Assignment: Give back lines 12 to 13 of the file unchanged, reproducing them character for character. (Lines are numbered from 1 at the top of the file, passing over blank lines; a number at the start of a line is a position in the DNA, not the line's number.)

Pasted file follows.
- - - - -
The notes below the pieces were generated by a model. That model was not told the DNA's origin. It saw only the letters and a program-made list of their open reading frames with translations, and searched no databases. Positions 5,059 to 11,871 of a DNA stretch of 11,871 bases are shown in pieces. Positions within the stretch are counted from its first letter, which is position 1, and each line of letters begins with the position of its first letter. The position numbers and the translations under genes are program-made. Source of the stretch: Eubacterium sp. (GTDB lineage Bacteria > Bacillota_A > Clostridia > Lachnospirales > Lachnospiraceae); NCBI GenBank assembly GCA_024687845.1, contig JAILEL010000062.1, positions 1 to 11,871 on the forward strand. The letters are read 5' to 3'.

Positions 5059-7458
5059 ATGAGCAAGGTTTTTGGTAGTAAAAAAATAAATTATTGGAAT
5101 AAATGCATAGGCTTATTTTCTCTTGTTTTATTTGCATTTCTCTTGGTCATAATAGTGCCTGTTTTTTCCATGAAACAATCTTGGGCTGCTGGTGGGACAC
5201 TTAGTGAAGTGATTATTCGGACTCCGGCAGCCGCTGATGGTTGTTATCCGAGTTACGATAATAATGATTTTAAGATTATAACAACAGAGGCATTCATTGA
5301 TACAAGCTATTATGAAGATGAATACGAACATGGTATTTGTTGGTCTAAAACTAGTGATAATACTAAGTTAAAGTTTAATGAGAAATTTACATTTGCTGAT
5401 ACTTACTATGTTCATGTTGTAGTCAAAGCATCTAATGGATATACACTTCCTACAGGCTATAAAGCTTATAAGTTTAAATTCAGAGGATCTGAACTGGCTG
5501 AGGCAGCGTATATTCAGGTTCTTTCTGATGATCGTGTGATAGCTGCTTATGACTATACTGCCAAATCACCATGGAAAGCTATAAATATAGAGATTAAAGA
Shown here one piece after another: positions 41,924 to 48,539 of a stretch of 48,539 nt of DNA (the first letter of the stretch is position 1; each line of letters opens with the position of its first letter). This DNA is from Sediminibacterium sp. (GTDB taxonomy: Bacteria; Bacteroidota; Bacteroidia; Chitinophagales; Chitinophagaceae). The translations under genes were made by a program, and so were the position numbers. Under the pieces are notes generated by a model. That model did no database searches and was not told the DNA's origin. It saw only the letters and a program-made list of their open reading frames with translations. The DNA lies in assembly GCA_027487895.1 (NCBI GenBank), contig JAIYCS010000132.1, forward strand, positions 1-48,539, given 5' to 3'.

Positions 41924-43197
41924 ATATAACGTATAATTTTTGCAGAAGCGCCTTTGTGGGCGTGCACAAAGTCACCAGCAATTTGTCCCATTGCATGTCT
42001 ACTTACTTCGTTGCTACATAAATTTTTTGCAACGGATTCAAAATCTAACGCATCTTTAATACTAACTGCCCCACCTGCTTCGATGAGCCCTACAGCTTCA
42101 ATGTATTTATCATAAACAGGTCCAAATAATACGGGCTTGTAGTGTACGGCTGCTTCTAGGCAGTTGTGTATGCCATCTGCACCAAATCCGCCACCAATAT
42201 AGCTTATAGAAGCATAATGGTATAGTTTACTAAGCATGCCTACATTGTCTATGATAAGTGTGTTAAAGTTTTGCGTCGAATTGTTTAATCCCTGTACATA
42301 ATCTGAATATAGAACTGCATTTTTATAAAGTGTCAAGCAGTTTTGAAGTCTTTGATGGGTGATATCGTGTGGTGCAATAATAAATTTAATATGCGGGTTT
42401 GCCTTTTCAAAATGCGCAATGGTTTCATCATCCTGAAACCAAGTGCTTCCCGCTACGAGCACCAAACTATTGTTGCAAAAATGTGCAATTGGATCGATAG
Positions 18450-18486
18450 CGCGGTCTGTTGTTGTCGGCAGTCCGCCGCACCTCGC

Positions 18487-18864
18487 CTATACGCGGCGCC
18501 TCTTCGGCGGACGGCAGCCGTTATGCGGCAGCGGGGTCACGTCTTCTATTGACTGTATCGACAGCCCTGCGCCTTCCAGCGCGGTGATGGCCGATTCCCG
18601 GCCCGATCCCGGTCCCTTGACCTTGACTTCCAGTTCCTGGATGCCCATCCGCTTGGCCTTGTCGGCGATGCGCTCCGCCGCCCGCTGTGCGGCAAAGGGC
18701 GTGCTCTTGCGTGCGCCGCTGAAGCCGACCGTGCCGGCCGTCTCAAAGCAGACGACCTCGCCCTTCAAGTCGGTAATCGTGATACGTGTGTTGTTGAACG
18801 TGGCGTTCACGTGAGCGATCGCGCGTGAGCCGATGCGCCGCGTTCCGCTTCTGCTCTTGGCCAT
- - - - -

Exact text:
42001 ACTTACTTCGTTGCTACATAAATTTTTTGCAACGGATTCAAAATCTAACGCATCTTTAATACTAACTGCCCCACCTGCTTCGATGAGCCCTACAGCTTCA
42101 ATGTATTTATCATAAACAGGTCCAAATAATACGGGCTTGTAGTGTACGGCTGCTTCTAGGCAGTTGTGTATGCCATCTGCACCAAATCCGCCACCAATAT